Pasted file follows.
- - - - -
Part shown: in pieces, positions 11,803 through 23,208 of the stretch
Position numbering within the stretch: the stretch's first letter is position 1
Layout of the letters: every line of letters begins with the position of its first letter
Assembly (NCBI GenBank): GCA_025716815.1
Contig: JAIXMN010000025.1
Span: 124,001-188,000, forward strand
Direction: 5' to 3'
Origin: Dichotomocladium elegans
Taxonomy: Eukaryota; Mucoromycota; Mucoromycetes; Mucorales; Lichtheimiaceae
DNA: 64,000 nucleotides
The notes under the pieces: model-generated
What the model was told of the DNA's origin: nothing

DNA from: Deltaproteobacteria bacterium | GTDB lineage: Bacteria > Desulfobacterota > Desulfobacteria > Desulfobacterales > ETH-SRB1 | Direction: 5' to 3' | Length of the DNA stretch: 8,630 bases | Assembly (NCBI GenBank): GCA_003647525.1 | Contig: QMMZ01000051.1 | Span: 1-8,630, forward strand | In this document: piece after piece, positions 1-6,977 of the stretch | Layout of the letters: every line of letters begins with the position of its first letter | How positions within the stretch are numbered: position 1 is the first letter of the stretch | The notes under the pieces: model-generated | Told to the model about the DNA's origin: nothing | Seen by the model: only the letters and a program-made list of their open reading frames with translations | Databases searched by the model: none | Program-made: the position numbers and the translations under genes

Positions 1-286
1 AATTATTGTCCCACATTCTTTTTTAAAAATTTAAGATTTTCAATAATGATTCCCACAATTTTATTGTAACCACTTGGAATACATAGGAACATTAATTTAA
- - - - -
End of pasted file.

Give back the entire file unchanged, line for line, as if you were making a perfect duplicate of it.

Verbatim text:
Part shown: in pieces, positions 11,803 through 23,208 of the stretch
Position numbering within the stretch: the stretch's first letter is position 1
Layout of the letters: every line of letters begins with the position of its first letter
Assembly (NCBI GenBank): GCA_025716815.1
Contig: JAIXMN010000025.1
Span: 124,001-188,000, forward strand
Direction: 5' to 3'
Origin: Dichotomocladium elegans
Taxonomy: Eukaryota; Mucoromycota; Mucoromycetes; Mucorales; Lichtheimiaceae
DNA: 64,000 nucleotides
The notes under the pieces: model-generated
What the model was told of the DNA's origin: nothing

DNA from: Deltaproteobacteria bacterium | GTDB lineage: Bacteria > Desulfobacterota > Desulfobacteria > Desulfobacterales > ETH-SRB1 | Direction: 5' to 3' | Length of the DNA stretch: 8,630 bases | Assembly (NCBI GenBank): GCA_003647525.1 | Contig: QMMZ01000051.1 | Span: 1-8,630, forward strand | In this document: piece after piece, positions 1-6,977 of the stretch | Layout of the letters: every line of letters begins with the position of its first letter | How positions within the stretch are numbered: position 1 is the first letter of the stretch | The notes under the pieces: model-generated | Told to the model about the DNA's origin: nothing | Seen by the model: only the letters and a program-made list of their open reading frames with translations | Databases searched by the model: none | Program-made: the position numbers and the translations under genes

Positions 1-286
1 AATTATTGTCCCACATTCTTTTTTAAAAATTTAAGATTTTCAATAATGATTCCCACAATTTTATTGTAACCACTTGGAATACATAGGAACATTAATTTAA